The World Economic Forum's annual meeting in Davos, Switzerland, has served as a platform from which the world's foremost leaders and intellectuals have expounded upon the issues facing the global community.
This year's theme, "Creating a Shared Future in a Fractured World," drew lofty speeches from various leaders who made the case for a "renewed commitment to international collaboration as a way of solving critical global challenges." German Chancellor Angela Merkel cautioned against unilateralism: "Ever since the Roman Empire, ever since the Chinese Wall, we know that shutting ourselves off doesn't help to protect your borders," she said. "You also need good cooperation with your neighbours, you need good agreements, valid agreements that are respected."
But rather than take inspiration from the sweeping proclamations of his fellow world leaders, Donald Trump did his best impression of a middle manager pitching regional investors on a fast-food franchise. Declaring that there has "never been a better time" to invest in America, Trump, as expected, touted his yuge corporate tax cut, gains in the stock market, and a surge in economic growth—a phenomenon that is, in fact, being felt worldwide. He emphasised his administration's focus on gutting regulations, referencing his two-for-one deal wherein for every new regulation proposed two must be scrapped. One of his lines, verbatim, was, "We have tremendous amounts of money."
Somewhat counterintuitively, he was forced to frame the U.S. prior to January 20, 2017, as some kind of backwater economic basket case, if only to serve the narrative that he, Trump, had swooped to its rescue: "The world is witnessing the resurgence of a strong and prosperous America," he reassured the crowd. He also claimed that "America First" policies deliver a net positive, explaining that when he, for instance, pulls out of trade agreements and slaps tariffs on imports, it's because he's rooting out "unfair economic practices" that "undermines us all."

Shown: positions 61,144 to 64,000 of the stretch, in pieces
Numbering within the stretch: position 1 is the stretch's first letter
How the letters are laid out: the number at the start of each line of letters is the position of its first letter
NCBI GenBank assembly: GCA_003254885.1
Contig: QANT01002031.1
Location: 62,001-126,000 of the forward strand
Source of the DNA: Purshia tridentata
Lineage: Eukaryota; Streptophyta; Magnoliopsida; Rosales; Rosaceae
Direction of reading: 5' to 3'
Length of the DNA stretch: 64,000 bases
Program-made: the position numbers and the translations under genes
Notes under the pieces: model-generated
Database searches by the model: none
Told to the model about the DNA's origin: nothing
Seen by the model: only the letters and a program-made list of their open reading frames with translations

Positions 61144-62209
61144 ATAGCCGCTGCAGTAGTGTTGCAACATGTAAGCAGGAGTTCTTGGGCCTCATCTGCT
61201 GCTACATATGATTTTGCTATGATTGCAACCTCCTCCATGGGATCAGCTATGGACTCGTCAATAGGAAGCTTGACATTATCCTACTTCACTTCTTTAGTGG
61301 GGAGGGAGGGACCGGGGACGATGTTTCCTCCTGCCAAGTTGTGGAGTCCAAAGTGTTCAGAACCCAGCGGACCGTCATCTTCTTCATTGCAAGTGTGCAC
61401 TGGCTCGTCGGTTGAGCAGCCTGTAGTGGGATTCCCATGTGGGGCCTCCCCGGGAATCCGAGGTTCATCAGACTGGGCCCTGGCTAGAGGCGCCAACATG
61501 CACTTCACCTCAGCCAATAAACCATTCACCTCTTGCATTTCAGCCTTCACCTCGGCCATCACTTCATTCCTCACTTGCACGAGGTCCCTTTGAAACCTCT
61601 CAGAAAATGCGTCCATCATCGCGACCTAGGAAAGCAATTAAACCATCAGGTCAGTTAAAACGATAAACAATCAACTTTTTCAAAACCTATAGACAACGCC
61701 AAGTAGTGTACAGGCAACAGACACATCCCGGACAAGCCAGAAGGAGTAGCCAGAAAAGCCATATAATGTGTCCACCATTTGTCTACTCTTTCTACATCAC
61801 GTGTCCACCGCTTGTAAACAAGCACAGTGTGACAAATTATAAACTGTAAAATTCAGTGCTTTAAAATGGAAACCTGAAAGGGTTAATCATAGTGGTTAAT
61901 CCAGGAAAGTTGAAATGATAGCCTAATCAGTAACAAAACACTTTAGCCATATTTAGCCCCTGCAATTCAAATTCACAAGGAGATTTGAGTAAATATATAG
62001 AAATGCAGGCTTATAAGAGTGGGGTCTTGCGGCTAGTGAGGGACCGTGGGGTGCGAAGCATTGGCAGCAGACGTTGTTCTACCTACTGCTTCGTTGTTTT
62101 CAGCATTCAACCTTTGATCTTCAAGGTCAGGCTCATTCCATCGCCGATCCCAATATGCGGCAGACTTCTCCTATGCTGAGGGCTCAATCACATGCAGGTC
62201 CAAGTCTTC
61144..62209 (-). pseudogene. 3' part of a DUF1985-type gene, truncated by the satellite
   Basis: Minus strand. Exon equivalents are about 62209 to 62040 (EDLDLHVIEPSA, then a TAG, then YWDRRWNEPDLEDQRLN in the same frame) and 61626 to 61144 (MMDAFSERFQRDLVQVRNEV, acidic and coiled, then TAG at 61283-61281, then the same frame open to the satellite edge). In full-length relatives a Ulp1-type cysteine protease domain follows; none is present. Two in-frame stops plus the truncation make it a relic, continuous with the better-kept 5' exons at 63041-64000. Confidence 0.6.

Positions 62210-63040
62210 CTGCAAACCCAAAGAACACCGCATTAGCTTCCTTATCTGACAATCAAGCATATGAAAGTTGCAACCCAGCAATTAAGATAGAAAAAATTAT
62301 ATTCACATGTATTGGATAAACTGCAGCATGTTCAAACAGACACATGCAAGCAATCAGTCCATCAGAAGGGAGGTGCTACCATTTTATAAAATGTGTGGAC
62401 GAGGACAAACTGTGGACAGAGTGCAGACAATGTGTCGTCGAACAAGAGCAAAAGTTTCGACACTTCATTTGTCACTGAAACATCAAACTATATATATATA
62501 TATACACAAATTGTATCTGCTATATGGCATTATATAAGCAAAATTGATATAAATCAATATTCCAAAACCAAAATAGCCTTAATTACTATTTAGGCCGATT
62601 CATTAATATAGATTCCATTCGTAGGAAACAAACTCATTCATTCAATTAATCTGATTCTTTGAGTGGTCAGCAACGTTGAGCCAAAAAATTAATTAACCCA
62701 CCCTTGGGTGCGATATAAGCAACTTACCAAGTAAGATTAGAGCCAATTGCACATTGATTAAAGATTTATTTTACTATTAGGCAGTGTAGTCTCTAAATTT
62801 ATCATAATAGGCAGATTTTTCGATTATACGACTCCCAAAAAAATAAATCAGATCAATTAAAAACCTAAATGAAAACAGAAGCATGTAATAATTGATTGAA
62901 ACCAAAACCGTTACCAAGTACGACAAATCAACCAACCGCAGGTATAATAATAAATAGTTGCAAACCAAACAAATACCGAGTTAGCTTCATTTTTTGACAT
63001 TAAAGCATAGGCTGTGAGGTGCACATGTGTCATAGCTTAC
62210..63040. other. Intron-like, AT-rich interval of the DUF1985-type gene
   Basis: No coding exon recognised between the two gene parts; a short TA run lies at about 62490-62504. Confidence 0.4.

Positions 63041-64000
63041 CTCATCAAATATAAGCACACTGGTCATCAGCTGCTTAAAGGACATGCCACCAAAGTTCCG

Because the bar had been set so low and Trump didn't, like drop trou or threaten nuclear war, reviews have been largely positive. "I was glad to hear him say it is 'America First' but not America alone," Cardinal Peter Turkson, who heads up the pope's initiatives on migration and the environment, toldThe Wall Street Journal. "Certainly he was very successful in presenting his successes," Stephan Gemkow, chairman of investment firm Haniel, acknowledged.
Others were less enthused at his "America First" report card. "It was a speech about what he has done," said Danish finance minister Kristian Jensen. "I would have liked to hear more about how he will renew international cooperation. I miss America on the international scene." Renat Heuberger, chief executive of Swiss environmental group South Pole, was blunter, telling the Journal, "It's a disaster. What he's calling for is global egoism. It's the survival of the fittest . . . He believes that by destroying the environment, business will thrive. That will create jobs in the short term, but in the long term it will crash."
This article has been edited for length. Read the original article on Vanity Fair.